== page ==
The Safety institute of Australia has tried a different approach with their 2008 safety conference on April 29. It’s first day was dominated by a single stream of CEOs and senior executives talking about how they see safety. I expected a day of cliches but these were refreshingly minimal. There were a few mentions of “safety culture” and even more mentions of “leadership” but surprisingly very few speakers spouted the DuPont safety jargon that has dominated corporate safety presentations for many years.
Ziggy Switkowski was a real win for the SIA but sadly he spoke principally about climate change. I found his talk very interesting but it was only when he spoke about his advocation of safety at a board level that the relevance of his presence and experience had the audience sit up.
Switkowski’s presentation has set the agenda for the integration of environmental considerations in safety conferences and the SIA’s planning but the value of his climate change presentation will become obvious in the next few years.
The presentation by Peter McMorrow of Leightons was the stand out presentation of those I saw. His display of the personal commitments and safety pledges that Leighton executives need to sign off set the bar for the other CEO presenters. McMorrow’s links between safety and profitability were particular good.
I am constantly suspicious about corporates who say ” safety before all else” because there are more examples of companies sacrificing safety for profits than good corporate citizens. Peter Sandman, and others, have said in the past that the principal (sometimes the only) obligation on corporations is to the shareholders, and shareholders watch the share price. McMorrow seemed to provide an example that breaks the status quo but it wasn’t convincing.
Also, there was no mention of the recent prosecutions of Leightons by WorkSafe Victoria where the judge was highly critical of the level of operational awareness of the senior managers in the company. It seems that corporate and social goodwill were not the only motivators in providing organisational safety change at Leightons but the omission is telling.
Several weeks ago a long-lost warship, the HMAS Sydney, was discovered off the coast of Western Australia. The Sydney disappeared with over 600 crew. There are many interesting stories that are appearing about the discovery but one resonated with me at the Workers’ Memorial ceremony at the Victorian Trades Hall this morning.
Last Friday was ANZAC Day in Australia, a day when we remember the fallen, particularly, in World War 1. At the dawn service at Geraldton, the closest town to where the HMAS Sydney was found, there was a record number of people, many there because of the Sydney. Some of the Sydney’s sailors’ family have travelled to the site of the wreckage to remember and to say goodbye.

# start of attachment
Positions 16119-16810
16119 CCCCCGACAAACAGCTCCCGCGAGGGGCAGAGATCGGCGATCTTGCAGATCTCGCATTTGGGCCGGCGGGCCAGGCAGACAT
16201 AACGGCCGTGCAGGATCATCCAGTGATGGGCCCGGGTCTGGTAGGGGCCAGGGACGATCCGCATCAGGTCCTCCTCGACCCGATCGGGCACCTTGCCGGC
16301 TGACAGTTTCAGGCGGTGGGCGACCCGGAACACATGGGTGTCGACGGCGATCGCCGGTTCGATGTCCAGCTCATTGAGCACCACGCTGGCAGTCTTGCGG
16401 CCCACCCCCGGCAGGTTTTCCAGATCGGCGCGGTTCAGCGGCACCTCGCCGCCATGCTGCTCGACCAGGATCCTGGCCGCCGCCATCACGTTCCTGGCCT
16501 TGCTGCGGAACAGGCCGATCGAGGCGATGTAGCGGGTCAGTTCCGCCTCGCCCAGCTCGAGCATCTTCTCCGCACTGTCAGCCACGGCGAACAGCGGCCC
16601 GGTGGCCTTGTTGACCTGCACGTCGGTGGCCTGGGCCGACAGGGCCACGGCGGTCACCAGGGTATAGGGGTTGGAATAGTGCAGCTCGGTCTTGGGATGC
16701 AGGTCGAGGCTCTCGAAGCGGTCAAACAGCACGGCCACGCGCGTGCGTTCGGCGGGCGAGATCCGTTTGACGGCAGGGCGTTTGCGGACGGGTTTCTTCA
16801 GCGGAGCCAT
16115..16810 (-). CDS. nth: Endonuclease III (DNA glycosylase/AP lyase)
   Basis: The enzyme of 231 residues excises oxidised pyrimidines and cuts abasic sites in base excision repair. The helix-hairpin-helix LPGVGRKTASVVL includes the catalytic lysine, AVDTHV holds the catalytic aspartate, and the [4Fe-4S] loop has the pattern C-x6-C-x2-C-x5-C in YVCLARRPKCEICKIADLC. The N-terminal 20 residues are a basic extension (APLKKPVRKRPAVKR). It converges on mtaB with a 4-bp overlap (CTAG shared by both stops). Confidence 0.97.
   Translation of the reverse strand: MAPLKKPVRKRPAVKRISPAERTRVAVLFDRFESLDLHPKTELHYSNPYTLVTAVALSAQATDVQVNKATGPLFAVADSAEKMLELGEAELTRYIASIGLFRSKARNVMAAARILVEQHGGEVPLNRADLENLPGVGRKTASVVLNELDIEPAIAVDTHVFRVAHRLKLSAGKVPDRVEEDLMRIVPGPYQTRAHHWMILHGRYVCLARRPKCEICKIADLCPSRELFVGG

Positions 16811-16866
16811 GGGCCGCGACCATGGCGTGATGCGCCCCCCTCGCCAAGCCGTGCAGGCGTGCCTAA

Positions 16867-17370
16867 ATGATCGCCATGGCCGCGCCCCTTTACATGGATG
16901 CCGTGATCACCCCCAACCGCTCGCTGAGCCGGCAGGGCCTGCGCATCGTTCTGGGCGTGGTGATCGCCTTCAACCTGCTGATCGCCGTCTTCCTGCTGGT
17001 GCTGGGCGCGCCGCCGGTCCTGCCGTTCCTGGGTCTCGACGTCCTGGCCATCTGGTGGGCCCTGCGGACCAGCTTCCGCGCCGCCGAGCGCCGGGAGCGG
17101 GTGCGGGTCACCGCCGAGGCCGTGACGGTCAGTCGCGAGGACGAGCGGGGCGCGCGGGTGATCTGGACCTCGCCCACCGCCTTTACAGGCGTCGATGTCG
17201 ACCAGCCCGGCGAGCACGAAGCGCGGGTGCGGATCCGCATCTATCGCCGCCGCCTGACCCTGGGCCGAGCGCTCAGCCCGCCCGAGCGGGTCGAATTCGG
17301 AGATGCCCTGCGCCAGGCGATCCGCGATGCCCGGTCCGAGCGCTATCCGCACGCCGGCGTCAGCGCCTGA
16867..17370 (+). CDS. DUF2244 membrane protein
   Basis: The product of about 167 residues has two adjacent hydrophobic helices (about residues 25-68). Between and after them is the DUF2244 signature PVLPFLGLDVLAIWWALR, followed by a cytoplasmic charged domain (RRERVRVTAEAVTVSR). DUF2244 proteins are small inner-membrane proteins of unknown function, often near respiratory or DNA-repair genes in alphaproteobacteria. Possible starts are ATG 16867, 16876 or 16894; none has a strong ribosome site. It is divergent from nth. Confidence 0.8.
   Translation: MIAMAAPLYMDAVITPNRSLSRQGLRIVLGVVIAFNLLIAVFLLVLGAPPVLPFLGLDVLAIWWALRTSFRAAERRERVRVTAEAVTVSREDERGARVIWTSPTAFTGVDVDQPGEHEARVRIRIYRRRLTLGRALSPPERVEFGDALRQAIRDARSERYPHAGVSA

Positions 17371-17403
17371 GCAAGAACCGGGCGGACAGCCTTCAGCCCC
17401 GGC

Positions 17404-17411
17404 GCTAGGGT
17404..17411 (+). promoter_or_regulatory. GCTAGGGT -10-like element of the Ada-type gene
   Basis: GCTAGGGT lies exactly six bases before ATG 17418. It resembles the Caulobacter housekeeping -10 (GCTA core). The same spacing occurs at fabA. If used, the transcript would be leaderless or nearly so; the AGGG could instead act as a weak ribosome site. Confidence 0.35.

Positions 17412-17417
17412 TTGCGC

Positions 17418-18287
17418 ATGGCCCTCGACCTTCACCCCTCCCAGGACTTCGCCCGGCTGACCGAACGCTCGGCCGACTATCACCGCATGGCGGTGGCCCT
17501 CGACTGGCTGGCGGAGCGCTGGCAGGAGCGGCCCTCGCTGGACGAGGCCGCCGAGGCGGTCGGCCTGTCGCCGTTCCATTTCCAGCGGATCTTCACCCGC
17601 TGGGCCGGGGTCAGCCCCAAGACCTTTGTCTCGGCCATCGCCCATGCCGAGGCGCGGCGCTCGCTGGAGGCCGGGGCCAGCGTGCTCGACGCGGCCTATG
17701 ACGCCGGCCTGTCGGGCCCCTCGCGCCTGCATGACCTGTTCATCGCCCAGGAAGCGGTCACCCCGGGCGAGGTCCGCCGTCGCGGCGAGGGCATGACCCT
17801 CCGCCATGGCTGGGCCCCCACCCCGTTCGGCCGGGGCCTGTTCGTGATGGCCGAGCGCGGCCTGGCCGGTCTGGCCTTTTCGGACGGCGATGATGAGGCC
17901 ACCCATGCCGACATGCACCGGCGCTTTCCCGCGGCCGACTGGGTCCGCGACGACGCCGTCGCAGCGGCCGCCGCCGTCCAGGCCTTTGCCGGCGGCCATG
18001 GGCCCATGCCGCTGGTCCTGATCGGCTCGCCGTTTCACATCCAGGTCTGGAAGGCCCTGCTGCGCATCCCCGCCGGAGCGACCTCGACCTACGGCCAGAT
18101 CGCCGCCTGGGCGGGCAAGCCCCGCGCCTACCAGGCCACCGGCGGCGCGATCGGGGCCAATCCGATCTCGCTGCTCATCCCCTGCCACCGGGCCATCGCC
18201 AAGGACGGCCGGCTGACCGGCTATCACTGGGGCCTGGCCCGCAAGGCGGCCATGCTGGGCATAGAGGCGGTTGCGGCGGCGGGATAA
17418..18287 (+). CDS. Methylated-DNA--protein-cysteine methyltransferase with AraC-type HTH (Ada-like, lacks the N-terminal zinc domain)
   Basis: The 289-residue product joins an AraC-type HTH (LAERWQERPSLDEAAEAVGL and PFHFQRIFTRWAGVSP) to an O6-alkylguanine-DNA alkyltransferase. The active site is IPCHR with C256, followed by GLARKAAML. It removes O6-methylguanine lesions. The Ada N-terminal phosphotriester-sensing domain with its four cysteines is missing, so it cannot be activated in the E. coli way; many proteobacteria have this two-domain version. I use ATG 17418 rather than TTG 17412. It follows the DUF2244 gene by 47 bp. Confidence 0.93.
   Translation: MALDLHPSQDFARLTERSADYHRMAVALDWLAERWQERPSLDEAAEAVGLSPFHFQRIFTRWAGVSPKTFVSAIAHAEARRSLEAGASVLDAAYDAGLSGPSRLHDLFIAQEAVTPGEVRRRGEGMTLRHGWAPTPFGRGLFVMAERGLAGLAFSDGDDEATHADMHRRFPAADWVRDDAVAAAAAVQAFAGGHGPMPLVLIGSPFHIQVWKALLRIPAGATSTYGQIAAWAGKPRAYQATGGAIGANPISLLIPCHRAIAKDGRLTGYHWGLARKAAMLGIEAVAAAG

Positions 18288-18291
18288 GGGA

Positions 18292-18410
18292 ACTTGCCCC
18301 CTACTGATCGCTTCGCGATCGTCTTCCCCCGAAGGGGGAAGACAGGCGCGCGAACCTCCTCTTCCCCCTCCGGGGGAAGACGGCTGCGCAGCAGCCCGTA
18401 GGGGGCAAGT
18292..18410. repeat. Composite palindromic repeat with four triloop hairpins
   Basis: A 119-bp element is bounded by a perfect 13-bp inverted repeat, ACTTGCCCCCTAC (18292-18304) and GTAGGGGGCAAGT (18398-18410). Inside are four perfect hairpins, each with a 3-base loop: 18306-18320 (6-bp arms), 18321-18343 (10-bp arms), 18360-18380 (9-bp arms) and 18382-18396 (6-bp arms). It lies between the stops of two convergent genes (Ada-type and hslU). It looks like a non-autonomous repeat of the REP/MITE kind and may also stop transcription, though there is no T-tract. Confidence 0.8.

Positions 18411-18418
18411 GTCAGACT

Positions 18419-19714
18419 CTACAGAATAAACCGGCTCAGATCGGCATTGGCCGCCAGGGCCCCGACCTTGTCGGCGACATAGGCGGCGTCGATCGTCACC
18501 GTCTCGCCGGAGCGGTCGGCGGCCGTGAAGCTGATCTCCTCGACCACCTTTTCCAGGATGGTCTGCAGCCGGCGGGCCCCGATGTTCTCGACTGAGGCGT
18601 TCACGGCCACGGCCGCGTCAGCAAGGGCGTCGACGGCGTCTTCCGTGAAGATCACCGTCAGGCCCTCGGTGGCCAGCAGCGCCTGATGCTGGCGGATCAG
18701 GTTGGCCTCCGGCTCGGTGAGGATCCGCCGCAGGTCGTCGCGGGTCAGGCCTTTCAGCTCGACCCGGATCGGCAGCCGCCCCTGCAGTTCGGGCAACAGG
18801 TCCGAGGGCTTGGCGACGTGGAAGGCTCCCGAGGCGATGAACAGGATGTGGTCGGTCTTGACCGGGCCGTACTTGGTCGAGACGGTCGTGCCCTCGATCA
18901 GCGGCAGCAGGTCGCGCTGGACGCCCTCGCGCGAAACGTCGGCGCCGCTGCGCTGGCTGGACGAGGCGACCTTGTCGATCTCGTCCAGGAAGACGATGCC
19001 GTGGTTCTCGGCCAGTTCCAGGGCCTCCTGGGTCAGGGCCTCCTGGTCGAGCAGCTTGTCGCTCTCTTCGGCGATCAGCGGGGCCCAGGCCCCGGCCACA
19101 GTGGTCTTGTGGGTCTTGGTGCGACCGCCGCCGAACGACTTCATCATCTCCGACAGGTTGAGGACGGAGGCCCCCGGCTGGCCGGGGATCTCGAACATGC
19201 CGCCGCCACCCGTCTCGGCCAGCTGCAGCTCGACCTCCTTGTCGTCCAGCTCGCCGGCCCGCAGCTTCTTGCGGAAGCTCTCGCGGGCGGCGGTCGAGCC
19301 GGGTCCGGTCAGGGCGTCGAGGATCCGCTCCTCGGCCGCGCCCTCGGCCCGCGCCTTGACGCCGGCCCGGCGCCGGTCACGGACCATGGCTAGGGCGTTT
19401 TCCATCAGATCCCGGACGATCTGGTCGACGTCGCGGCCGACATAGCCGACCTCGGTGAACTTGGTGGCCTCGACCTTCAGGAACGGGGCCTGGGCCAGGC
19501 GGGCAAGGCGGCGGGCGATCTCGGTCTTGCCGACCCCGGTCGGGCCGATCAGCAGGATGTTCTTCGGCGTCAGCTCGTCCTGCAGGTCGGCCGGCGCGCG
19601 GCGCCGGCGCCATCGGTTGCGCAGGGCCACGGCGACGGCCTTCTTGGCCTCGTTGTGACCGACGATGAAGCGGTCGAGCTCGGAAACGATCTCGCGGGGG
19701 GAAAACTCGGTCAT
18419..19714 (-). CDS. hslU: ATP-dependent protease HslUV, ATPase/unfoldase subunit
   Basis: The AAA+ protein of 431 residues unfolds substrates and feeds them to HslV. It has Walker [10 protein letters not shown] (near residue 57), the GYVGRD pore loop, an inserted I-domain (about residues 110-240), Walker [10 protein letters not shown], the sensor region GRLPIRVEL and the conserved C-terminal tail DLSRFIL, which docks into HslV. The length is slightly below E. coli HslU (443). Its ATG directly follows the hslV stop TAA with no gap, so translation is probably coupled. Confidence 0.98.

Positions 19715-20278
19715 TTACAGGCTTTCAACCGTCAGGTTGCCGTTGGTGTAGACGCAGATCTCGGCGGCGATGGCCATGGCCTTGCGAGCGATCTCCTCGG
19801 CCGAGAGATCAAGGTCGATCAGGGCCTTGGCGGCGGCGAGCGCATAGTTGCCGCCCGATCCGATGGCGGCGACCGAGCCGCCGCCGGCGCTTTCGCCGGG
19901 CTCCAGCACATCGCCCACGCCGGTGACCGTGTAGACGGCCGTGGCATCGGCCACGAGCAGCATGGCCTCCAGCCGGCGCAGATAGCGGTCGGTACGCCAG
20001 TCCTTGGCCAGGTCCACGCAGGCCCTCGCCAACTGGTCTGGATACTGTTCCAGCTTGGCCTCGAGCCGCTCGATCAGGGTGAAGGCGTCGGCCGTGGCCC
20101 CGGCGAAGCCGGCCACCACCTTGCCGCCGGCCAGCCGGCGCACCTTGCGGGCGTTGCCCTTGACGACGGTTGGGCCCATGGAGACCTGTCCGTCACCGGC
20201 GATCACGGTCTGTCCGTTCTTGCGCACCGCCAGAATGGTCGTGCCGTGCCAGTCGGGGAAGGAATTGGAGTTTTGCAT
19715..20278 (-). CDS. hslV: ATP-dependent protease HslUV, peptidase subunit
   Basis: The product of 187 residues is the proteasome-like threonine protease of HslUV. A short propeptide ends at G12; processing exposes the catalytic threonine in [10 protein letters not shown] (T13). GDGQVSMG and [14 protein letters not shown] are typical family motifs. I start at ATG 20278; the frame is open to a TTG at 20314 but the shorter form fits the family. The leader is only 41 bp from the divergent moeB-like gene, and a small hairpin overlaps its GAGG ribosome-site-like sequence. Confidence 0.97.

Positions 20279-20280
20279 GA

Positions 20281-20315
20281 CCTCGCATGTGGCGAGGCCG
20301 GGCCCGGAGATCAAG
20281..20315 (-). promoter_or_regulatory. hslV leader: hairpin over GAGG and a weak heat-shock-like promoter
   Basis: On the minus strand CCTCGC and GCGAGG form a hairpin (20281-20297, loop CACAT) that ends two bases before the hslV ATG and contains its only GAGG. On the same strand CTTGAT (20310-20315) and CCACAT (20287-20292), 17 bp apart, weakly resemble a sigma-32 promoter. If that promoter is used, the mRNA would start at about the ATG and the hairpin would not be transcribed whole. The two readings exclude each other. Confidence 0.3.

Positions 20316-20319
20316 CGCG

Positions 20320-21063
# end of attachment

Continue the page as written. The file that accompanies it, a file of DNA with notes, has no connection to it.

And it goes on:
At the Workers’ Memorial today, I met a woman who had been permitted to visit the site of her son’s workplace death. He died almost 10 years ago and she told me that for many years she would not have dreamt of going there but how glad she was that she finally did.
People have an odd need to visit the sites of dead relatives. It is perhaps the last tenuous link we have to our friend’s last conscious memories. As I grow older, I might better understand this need but at the moment those sites remind me of pain, trauma and sadness – emotions that should have no place at work.
According to a report on 24 April 2008, the Queensland OHS authority has issued the health department with an improvement notice over the poor security in its facilities in the Torres Strait Islands.
Workplace Health and Safety Queensland will also launch a review of Queensland Health’s security arrangements for remote accommodation across the state.
I realise that the wheels of bureaucracy take sometime to move and the action is to be applauded. But with much OHS activity, it is reactive and comes about because an organisation was deficient in its obligations to prevent injury and illness.
The attacks on employees in remote locations is not a tragedy because it happened but is a tragedy because it was allowed to happen. Foreseeable risks were not prevented.
Today is the World Day for Health and Safety at Work. I will be attending the trade unions’ Workers’ Memorial service in Melbourne this morning as I do every year. The stories of those who have died at work keep my OHS morals grounded in the reality and the humanity of workplace safety. It reminds…
Recently a colleague spoke to me about the absurdity of the OHS regulations on falling from heights. Australia has a “default” position that, in reality, establishes a 2 metre benchmark for fall prevention initiatives. In practice, workers take it that any work on a ladder where the “grounded” foot is higher than 2 metres from the surrounding area as requiring a risk assessment and, most likely, some fall protection equipment.
My colleague argued that the benchmark should be where a worker’s head is over 2 metres above the floor when working in an elevated position. This is based on the logic, my colleague says fact, that when someone falls, serious injury and death usually result from the worker’s head hitting the floor.
The advocation of a 2 metre criterion operates contrary to the hierarchy of controls which sets the aim of eliminating the risks associated with working at any height. If Australia is moving to a regime of nationally uniform OHS legislation, these laws should be reviewed so that there is also national consistency in safety advice.
As in many other circumstances the UK’s HSE seems to have its act together on this workplace hazard by emphasising the work tasks rather than getting bogged down on a measurement – a measurement that seems to have little science or logic to support it.